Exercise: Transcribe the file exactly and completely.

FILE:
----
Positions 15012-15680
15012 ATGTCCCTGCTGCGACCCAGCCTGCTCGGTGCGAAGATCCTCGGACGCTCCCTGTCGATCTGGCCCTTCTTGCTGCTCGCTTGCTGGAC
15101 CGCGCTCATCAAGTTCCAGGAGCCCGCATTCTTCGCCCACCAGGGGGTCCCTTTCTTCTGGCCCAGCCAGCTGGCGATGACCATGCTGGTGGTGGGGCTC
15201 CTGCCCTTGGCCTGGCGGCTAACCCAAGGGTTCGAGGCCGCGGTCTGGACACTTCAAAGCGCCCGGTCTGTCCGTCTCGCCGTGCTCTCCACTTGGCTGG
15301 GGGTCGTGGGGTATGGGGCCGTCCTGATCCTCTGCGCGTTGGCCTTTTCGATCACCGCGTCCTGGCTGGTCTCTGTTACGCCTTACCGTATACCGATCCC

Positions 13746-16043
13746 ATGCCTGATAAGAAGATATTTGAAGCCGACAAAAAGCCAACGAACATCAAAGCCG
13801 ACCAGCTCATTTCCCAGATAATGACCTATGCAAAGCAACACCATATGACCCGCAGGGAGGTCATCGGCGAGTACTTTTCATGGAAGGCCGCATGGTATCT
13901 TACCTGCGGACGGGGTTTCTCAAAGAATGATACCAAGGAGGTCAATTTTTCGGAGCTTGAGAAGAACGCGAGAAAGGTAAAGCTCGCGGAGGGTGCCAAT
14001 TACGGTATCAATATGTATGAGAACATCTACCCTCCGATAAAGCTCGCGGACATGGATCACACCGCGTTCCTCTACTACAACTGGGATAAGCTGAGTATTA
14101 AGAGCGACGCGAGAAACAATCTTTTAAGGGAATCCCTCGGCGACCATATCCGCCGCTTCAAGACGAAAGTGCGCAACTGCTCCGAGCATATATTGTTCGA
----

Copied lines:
Positions 15012-15680
15012 ATGTCCCTGCTGCGACCCAGCCTGCTCGGTGCGAAGATCCTCGGACGCTCCCTGTCGATCTGGCCCTTCTTGCTGCTCGCTTGCTGGAC
15101 CGCGCTCATCAAGTTCCAGGAGCCCGCATTCTTCGCCCACCAGGGGGTCCCTTTCTTCTGGCCCAGCCAGCTGGCGATGACCATGCTGGTGGTGGGGCTC
15201 CTGCCCTTGGCCTGGCGGCTAACCCAAGGGTTCGAGGCCGCGGTCTGGACACTTCAAAGCGCCCGGTCTGTCCGTCTCGCCGTGCTCTCCACTTGGCTGG
15301 GGGTCGTGGGGTATGGGGCCGTCCTGATCCTCTGCGCGTTGGCCTTTTCGATCACCGCGTCCTGGCTGGTCTCTGTTACGCCTTACCGTATACCGATCCC

Positions 13746-16043
13746 ATGCCTGATAAGAAGATATTTGAAGCCGACAAAAAGCCAACGAACATCAAAGCCG
13801 ACCAGCTCATTTCCCAGATAATGACCTATGCAAAGCAACACCATATGACCCGCAGGGAGGTCATCGGCGAGTACTTTTCATGGAAGGCCGCATGGTATCT
13901 TACCTGCGGACGGGGTTTCTCAAAGAATGATACCAAGGAGGTCAATTTTTCGGAGCTTGAGAAGAACGCGAGAAAGGTAAAGCTCGCGGAGGGTGCCAAT
14001 TACGGTATCAATATGTATGAGAACATCTACCCTCCGATAAAGCTCGCGGACATGGATCACACCGCGTTCCTCTACTACAACTGGGATAAGCTGAGTATTA
14101 AGAGCGACGCGAGAAACAATCTTTTAAGGGAATCCCTCGGCGACCATATCCGCCGCTTCAAGACGAAAGTGCGCAACTGCTCCGAGCATATATTGTTCGA